The Joint Admissions and Matriculation Board (JAMB) says it has received a high number of requests for change of name and date of birth since it announced that it would name and shame anyone who cheated during its matriculation exams in the last 10 years.
Fabian Benjamin, Head of Information of the board, said this in a bulletin issued on Sunday.
He said the board has received several of these requests from prominent persons in the society, asking to change their states of origin, local government areas, dates of birth, gender or email addresses and subject combination.
Benjamin said the board decided to crosscheck and revalidate the biometrics of past candidates owing to the number of complaints it had received.
He said the board believed that the complaints were means through which some candidates cheated the board and the system in the past.
According to him, the board has vowed to publish the names of the imposters to serve as a deterrent to others as well as stem the antics of professional examination takers.
“This step was taken as a result of the huge applications received by the board aimed at perfecting fraudulent acts that had aided impersonation in the first instance.
“It is to be noted that the board has in recent times been inundated with series of complaints bordering on change of name, state of origin, local government, gender, date of birth, phone number, email address and subject combination of candidates.
“The board, in the course of its attempts to block all forms of examination malpractices, discovered that one of the ways candidates employ for impersonation is to engage professional examination takers, who register and use the candidates’ names and afterwards apply for the correction of such details along the lines listed above.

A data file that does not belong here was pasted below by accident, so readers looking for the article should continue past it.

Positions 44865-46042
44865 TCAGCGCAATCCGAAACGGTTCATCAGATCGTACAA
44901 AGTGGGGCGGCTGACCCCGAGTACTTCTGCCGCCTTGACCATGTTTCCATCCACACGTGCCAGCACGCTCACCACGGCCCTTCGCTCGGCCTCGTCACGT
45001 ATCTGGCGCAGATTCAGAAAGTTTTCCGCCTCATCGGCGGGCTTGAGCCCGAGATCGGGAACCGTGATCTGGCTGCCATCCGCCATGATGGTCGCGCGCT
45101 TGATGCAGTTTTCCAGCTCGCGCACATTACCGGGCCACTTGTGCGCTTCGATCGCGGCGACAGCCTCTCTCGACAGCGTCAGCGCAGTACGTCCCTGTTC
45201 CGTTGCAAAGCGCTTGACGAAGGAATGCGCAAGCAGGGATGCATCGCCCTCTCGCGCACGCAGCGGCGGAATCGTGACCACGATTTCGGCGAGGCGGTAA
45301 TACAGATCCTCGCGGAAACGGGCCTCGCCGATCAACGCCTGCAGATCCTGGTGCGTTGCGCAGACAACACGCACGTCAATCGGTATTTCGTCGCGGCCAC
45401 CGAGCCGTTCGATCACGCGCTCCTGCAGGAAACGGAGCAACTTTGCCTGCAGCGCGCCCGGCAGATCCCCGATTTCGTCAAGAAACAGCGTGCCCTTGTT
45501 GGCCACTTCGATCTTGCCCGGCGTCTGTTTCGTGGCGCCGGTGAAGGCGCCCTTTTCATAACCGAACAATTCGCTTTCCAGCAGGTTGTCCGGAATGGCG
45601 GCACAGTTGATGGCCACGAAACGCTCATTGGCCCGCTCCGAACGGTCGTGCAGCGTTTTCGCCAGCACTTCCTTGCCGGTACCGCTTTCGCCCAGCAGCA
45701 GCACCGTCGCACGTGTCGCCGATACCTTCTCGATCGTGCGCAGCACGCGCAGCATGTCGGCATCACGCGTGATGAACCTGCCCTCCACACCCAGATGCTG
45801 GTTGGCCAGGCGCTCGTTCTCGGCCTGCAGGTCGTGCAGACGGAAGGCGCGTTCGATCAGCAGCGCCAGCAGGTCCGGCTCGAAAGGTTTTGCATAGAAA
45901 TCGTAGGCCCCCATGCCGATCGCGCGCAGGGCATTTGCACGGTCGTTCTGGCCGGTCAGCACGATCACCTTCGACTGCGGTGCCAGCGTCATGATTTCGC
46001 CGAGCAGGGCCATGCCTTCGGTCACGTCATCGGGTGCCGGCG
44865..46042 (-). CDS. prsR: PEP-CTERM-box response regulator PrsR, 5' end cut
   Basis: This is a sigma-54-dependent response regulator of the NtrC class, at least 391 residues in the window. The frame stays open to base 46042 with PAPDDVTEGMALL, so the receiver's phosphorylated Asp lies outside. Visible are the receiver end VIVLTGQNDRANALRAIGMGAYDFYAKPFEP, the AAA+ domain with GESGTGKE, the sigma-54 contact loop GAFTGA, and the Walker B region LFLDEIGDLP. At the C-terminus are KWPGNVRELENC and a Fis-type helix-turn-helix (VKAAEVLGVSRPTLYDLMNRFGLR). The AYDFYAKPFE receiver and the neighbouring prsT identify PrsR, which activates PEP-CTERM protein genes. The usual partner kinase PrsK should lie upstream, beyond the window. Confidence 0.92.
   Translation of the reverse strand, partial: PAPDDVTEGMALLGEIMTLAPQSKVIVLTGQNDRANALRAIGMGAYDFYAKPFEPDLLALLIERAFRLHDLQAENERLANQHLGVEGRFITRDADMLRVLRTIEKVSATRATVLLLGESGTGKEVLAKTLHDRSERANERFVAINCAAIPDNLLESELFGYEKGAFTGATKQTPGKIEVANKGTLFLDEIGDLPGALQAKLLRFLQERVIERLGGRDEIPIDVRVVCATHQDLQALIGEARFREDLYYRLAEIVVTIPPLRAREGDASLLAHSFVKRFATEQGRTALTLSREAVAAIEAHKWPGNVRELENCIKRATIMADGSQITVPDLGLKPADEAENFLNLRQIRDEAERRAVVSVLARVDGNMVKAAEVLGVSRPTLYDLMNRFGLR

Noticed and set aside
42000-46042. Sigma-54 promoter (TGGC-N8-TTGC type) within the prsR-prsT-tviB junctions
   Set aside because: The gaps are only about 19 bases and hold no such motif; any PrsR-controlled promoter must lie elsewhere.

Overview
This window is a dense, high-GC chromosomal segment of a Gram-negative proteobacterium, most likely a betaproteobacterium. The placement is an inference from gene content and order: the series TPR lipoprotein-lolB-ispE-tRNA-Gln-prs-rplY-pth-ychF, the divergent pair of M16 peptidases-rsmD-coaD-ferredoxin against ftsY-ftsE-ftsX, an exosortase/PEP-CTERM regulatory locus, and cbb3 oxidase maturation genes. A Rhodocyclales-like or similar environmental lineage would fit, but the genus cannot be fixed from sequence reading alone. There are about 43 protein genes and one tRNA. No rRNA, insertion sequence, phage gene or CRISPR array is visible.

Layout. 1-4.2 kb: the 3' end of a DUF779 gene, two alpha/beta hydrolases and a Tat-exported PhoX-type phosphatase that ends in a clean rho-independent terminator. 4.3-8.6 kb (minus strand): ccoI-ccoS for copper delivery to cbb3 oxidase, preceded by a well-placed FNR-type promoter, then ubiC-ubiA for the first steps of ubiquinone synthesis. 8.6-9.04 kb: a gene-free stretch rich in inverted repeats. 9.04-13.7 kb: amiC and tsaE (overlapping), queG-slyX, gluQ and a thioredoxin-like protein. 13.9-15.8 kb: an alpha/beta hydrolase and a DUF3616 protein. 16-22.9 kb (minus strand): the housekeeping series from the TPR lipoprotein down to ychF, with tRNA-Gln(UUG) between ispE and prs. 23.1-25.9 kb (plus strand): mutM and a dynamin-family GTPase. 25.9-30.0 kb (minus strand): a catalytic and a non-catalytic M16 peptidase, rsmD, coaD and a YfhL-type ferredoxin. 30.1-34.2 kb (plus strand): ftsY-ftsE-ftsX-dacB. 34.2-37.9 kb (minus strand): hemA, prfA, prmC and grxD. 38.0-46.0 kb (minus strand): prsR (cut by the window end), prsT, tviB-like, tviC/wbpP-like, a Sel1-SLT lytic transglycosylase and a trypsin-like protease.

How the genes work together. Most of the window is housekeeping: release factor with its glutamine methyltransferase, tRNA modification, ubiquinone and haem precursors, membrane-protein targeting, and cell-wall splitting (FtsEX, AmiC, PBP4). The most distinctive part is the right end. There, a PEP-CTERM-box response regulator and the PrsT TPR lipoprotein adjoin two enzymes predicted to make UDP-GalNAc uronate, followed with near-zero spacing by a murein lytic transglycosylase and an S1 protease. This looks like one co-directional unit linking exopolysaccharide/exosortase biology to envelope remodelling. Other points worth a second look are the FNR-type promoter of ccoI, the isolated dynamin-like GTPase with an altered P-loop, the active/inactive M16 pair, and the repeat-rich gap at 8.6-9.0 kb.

“To address this, the board has resolved to revalidate all biometrics of candidates that have taken the board’s examinations, fish out these impersonators and prosecute them along with their sponsors,” he said.
Benjamin also said the board discovered “series of pathetic situations that some elite schools put their candidates through”.
The spokesman noted that such schools engage in group registration in order to make money, adding that this act distorts the data of such candidates.
“The public should be mindful of elite schools which exploit parents by collecting huge sums of money to register their students in groups, more often at unauthorised centres,” he said.